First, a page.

Cullen: I’m going to buy the Oilers bouncing back from their underwhelming 2017-18 season, but sell them making it back to the playoffs.
Look, Connor McDavid is incredible. He’s one of the best players in the NHL, a superstar at only age 21. For the past two seasons he’s led the league in points. In 2016-17, that equated a playoff appearance.
Last year? Not so much, as the Oilers finished sixth in Pacific with a mere 78 points. More worrisome: despite McDavid’s 108 points (8 more than he had the year before, mind you), the team still finished with a -29 in goal differential. Ownership, though, decided to keep around both coach Todd McLellan (with some new assistants) and general manager Peter Chiarelli. That’s rare in the NHL, a league that likes to churn out head coaches and executives like it’s going out of style. In response, Chiarelli managed a pretty decent offseason for the cap-strapped (his fault, of course) squad. There wasn’t a star acquired, but the moves were solid–solid enough to get the Oilers and McDavid back into contention, but not solid enough to get them back to the playoffs.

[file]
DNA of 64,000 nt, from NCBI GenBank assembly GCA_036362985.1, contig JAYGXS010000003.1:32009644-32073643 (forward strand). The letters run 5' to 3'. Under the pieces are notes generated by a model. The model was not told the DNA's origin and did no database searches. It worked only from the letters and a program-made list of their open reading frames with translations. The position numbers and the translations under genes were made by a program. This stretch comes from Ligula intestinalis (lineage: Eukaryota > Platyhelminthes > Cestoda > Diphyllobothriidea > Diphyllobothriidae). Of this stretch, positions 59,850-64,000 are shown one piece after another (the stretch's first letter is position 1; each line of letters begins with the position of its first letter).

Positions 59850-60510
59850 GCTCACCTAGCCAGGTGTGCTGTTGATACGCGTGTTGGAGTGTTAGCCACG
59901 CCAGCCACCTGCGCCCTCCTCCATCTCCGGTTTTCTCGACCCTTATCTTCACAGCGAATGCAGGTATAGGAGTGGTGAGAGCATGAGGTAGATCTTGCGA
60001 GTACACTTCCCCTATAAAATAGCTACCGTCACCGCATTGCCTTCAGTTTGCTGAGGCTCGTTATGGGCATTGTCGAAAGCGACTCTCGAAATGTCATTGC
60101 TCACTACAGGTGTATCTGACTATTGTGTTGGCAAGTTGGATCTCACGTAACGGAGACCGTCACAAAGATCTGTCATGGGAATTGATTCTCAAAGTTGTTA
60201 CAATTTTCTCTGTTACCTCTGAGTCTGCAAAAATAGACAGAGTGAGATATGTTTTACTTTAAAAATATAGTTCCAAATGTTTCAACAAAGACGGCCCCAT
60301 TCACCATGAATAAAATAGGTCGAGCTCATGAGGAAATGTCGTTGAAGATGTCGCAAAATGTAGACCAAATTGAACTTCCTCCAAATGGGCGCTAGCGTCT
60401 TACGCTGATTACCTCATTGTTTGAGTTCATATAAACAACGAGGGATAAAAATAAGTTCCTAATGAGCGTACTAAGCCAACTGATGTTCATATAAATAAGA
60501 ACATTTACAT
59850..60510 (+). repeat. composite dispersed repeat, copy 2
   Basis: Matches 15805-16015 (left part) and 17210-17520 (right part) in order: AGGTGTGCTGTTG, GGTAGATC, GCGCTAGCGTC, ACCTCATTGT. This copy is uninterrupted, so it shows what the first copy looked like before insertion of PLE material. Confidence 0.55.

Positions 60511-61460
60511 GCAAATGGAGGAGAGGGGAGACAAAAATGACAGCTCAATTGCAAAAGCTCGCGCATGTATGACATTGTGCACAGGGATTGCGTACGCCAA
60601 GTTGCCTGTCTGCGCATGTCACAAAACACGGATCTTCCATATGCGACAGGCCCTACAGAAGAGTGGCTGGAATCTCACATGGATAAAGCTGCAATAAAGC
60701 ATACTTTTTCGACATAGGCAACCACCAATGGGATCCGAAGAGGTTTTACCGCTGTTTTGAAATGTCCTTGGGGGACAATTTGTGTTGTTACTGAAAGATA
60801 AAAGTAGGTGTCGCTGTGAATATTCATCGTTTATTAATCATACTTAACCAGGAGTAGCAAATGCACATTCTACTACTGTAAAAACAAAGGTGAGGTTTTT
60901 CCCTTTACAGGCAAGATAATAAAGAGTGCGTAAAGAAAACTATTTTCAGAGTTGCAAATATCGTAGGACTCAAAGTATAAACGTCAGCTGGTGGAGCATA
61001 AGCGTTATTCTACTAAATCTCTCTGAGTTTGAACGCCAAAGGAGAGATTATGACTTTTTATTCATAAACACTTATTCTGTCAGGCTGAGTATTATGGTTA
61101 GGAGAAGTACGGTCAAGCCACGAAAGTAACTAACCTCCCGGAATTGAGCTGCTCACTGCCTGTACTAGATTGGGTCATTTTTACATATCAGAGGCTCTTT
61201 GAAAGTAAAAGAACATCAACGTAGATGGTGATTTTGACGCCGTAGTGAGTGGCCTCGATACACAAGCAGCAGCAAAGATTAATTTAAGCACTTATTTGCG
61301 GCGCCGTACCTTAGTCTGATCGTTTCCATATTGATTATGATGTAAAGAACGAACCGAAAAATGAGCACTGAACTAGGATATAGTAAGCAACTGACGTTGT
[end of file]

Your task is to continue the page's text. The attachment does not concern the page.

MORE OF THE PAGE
RahimAli: I buy the Oilers bouncing back. Although I think that McDavid will continue to be the great player he is at just 21, the Oilers are in arguably the hardest division. Though they may bounce back and have a better record then last year, they could very well be on the outside looking in. We do expect to see the Pacific division have at least four to five teams make the playoffs, but the Oilers won’t be one. I believe they do finish with a record of more than 40 wins and be close to the playoffs, but fall short on points.
What do you guys think? Does Brees deserve G.O.A.T. status? Will the ‘Brow take home the Association’s top individual prize? Will the Oilers get back to the playoffs, or will the slide continue? Let us know in the comments!